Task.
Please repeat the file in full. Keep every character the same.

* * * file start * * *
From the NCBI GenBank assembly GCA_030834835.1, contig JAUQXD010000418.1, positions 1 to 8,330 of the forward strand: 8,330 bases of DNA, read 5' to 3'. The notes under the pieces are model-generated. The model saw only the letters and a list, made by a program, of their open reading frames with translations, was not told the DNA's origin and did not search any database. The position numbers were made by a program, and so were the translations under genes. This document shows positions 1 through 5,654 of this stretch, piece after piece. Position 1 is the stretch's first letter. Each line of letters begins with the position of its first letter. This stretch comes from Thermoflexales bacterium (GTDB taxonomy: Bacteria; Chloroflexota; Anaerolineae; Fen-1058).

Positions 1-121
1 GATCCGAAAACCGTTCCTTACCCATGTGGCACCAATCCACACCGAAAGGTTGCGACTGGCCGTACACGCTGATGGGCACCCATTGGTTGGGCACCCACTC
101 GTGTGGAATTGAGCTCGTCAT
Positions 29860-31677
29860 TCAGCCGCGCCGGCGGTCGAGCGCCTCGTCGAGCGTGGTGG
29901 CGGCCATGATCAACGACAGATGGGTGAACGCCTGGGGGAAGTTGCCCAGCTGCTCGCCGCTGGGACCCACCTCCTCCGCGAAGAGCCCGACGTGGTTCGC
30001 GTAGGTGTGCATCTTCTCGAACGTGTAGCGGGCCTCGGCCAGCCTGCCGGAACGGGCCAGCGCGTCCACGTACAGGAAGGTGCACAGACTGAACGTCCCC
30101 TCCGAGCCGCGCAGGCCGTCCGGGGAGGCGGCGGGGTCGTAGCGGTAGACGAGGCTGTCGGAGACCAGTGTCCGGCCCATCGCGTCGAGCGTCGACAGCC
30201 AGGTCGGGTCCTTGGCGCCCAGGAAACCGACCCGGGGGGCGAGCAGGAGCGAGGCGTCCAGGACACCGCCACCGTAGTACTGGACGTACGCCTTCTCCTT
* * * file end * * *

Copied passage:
From the NCBI GenBank assembly GCA_030834835.1, contig JAUQXD010000418.1, positions 1 to 8,330 of the forward strand: 8,330 bases of DNA, read 5' to 3'. The notes under the pieces are model-generated. The model saw only the letters and a list, made by a program, of their open reading frames with translations, was not told the DNA's origin and did not search any database. The position numbers were made by a program, and so were the translations under genes. This document shows positions 1 through 5,654 of this stretch, piece after piece. Position 1 is the stretch's first letter. Each line of letters begins with the position of its first letter. This stretch comes from Thermoflexales bacterium (GTDB taxonomy: Bacteria; Chloroflexota; Anaerolineae; Fen-1058).

Positions 1-121
1 GATCCGAAAACCGTTCCTTACCCATGTGGCACCAATCCACACCGAAAGGTTGCGACTGGCCGTACACGCTGATGGGCACCCATTGGTTGGGCACCCACTC
101 GTGTGGAATTGAGCTCGTCAT
Positions 29860-31677
29860 TCAGCCGCGCCGGCGGTCGAGCGCCTCGTCGAGCGTGGTGG
29901 CGGCCATGATCAACGACAGATGGGTGAACGCCTGGGGGAAGTTGCCCAGCTGCTCGCCGCTGGGACCCACCTCCTCCGCGAAGAGCCCGACGTGGTTCGC
30001 GTAGGTGTGCATCTTCTCGAACGTGTAGCGGGCCTCGGCCAGCCTGCCGGAACGGGCCAGCGCGTCCACGTACAGGAAGGTGCACAGACTGAACGTCCCC
30101 TCCGAGCCGCGCAGGCCGTCCGGGGAGGCGGCGGGGTCGTAGCGGTAGACGAGGCTGTCGGAGACCAGTGTCCGGCCCATCGCGTCGAGCGTCGACAGCC
30201 AGGTCGGGTCCTTGGCGCCCAGGAAACCGACCCGGGGGGCGAGCAGGAGCGAGGCGTCCAGGACACCGCCACCGTAGTACTGGACGTACGCCTTCTCCTT